The first mention of our man in the Anglo-Saxon Chronicle (E version) is under 716: ‘And then Æthelbald succeeded to the kingdom in Mercia and held it 41 years’. That’s right, we’re keeping it local again because I feel personally affronted by everyone’s obsession with Wessex over my home team.
So why have I chosen Æthelbald? Well its because under his rule Mercia regained its position of dominance among the other English kingdoms that it had enjoyed under the subject of my last post, Penda, some 60 years prior. Coming from a distant branch of the royal family that was in exile during the reign of Ceolred, Æthelbald gained the throne in 716 following his second cousin’s death (Ceolred was a grandson of Penda).
As already mentioned, I chose Æthelbald because his reign marked a resurgence in Mercian power that would last until the end of the 8th century. While his Ceolred’s death might have enabled Æthelbald to become king, arguably it was the death of Wihtred of Kent (725), then the abdication of Ine of Wessex (726), that allowed him to emerge as the most powerful of the ‘southern’ English kings. This re-emergence of Mercian royal authority lead to Bede writing, in his penultimate chapter, that ‘all these kingdoms and the other southern kingdoms which reach right up to the Humber, together with their various kings, are subject to Æthelbald, king of Mercia’ (Chapter 23 of Ecclesiastical History of the English People).
This comment by Bede may reflect or even have inspired statements of authority that can be seen in some of Æthelbald’s own charters. The most famous example is the ‘Ismere Diploma’ of 736 in which Æthelbald is styled ‘king not only of the Mercians but also of all the provinces which are called by the general name “South English” [Sutangli]’, while in the witness list he is modestly styled ‘king of Britain’. Whether or not evidence like this confirms Bede’s assertion of a south Humbrian overlordship, or more specifically a southern Anglian one, such royal styles are rare during his reign. In fact they only occur in texts originating from Worcester, so he must have had a very dedicated fan in the city.
We get an unusual impression of the reign of a supposed overlord though. Æthelbald chiefly attempted to exercise concerted control over a relatively restricted area. He had direct control over the Hwicce, and he exercised similar levels of control over Middlesex and London, the latter of which is traceable through toll exemptions granted to various religious institutions. Some territorial expansion took place, particularly into the frontier regions of Berkshire, Wiltshire and Somerset, at the expense of the West Saxon kings. His annexation of Middlesex and London on the other hand was at the expense of the East Saxon kings. Aside from this though, Æthelbald must have been at most a distant overlord whose authority impinged little on the existing kings.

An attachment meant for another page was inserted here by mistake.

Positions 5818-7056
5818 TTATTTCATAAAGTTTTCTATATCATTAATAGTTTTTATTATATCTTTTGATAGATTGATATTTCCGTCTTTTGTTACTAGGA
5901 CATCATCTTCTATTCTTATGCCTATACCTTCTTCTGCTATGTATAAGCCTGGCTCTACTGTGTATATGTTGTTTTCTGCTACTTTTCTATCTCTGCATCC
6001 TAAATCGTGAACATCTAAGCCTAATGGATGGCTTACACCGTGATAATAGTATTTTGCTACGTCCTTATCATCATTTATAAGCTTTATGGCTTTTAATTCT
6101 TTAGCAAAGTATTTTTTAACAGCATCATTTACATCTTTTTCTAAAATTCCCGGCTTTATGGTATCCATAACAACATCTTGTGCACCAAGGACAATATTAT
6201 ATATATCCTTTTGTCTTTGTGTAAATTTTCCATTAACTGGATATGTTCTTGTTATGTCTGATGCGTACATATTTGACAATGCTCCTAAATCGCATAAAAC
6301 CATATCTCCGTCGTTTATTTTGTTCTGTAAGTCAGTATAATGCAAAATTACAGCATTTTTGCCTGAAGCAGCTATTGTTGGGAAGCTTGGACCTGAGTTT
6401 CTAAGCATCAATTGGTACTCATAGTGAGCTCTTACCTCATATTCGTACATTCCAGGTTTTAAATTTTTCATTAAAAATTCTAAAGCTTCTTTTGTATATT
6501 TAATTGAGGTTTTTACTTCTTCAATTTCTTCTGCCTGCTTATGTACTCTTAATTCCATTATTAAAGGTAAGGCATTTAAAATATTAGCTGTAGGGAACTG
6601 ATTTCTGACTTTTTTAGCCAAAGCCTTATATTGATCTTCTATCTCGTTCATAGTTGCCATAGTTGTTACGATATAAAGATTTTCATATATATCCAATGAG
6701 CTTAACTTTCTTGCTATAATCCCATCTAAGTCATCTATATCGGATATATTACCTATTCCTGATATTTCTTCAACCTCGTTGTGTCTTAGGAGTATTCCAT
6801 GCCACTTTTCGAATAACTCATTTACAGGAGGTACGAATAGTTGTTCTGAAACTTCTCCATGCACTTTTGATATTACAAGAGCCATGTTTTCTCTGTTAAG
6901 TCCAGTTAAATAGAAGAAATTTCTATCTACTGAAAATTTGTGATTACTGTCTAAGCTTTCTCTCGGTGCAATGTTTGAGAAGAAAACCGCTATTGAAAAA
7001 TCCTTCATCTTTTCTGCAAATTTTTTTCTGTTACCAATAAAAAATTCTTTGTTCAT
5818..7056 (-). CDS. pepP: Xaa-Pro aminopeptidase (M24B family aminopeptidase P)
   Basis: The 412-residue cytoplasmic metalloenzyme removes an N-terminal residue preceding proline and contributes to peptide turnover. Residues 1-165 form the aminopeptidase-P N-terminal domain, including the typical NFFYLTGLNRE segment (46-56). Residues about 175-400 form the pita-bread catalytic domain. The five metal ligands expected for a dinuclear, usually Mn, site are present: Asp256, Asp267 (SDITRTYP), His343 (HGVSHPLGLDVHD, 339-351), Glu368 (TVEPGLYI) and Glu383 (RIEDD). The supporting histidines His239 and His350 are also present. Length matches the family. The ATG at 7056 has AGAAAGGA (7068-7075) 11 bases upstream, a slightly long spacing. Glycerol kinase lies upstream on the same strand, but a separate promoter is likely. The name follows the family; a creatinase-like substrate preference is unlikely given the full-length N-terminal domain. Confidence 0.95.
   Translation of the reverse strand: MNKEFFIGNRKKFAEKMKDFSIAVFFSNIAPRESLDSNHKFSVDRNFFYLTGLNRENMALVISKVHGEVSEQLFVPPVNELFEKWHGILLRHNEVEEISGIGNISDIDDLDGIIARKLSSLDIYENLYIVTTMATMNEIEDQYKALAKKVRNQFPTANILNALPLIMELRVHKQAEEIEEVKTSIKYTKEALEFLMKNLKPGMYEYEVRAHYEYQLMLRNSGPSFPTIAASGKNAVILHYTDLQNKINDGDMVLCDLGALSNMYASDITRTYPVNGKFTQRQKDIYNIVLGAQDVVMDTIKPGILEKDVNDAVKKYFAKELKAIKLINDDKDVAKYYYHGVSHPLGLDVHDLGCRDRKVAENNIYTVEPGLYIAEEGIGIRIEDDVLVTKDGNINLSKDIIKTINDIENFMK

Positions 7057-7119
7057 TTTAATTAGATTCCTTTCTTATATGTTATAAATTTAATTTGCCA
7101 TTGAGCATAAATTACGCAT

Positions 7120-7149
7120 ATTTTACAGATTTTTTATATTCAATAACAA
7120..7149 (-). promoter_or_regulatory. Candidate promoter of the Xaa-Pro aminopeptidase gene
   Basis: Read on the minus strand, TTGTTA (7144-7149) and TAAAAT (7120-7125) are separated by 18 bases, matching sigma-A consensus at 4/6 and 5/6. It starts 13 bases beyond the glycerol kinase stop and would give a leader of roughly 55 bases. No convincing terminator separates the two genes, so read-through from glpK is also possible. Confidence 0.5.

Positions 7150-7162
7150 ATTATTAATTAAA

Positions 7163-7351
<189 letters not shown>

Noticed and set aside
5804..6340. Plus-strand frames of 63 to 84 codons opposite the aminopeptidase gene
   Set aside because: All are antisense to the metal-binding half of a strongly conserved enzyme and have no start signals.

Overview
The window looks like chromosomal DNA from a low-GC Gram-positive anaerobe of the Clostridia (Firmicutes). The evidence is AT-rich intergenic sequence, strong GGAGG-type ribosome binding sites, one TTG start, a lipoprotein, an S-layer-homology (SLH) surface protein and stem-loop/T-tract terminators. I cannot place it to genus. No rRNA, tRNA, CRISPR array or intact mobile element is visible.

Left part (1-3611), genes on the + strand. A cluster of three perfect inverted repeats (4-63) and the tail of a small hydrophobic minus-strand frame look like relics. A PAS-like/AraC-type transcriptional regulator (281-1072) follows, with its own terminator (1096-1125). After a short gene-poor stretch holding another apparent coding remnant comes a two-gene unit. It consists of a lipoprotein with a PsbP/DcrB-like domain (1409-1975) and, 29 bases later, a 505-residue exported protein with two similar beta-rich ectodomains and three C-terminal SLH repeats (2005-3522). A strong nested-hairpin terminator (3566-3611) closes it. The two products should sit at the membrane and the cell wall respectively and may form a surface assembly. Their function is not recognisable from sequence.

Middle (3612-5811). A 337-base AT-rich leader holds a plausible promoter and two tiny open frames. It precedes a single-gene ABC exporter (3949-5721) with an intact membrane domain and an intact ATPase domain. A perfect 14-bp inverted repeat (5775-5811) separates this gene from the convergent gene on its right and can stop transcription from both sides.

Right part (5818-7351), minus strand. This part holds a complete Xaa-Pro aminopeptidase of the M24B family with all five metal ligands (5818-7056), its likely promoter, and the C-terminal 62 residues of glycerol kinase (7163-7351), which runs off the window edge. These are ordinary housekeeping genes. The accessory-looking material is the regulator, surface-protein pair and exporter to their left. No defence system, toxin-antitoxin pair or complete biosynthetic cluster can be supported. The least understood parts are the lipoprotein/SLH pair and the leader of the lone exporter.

We have more evidence for Æthelbald’s relationship with Wessex by virtue of the West Saxons being prolific record keepers. Cuthred of Wessex(r.740-56) fought against Æthelbald on numerous occasions, but the two also mounted at least one joint campaign together in 743 against the Britons – probably the Welsh.
Contemporary assessments of his reign then suggest periodic violence lapsing into despotism. He once granted land to a Mercian abbess in recompense for murdering her kinsman. Infamously, the continental missionary Boniface sent a letter in 746 that, while noting Æthelbald was ‘very liberal in almsgiving’ and ‘famed as a defender of widows and of the poor’ was mostly just a sustained attack on his moral failings and ill-treatment of the church. It must be noted however that we are sorely lacking comparable Mercian sources, and as such Boniface’s perspective and others like it have won the day.
The charges levelled against Æthelbald do show us that his rule was divisive and aspects of his power resented, and such an impression is confirmed by the manner of his death. In a continuation of Bede from the Moore MS, it is recorded under the year 757 that ‘Æthelbald, king of the Mercians, was treacherously killed at night by his bodyguard in shocking fashion…’ He was laid to rest in Repton, Derbyshire, perhaps in the crypt constructed during his reign and which subsequently served as a royal mausoleum. The reason for his murder is unknown, perhaps he became a victim of his own lengthy reign: the witness lists for his charters suggest that he outlived all of his own supporters. We similarly have no idea whether his successor Beornred was implicated. At any rate Beornred only ruled one year before being driven out by Offa (yes, that Offa, the one who had the dyke, who I will probably do the next post about at some point).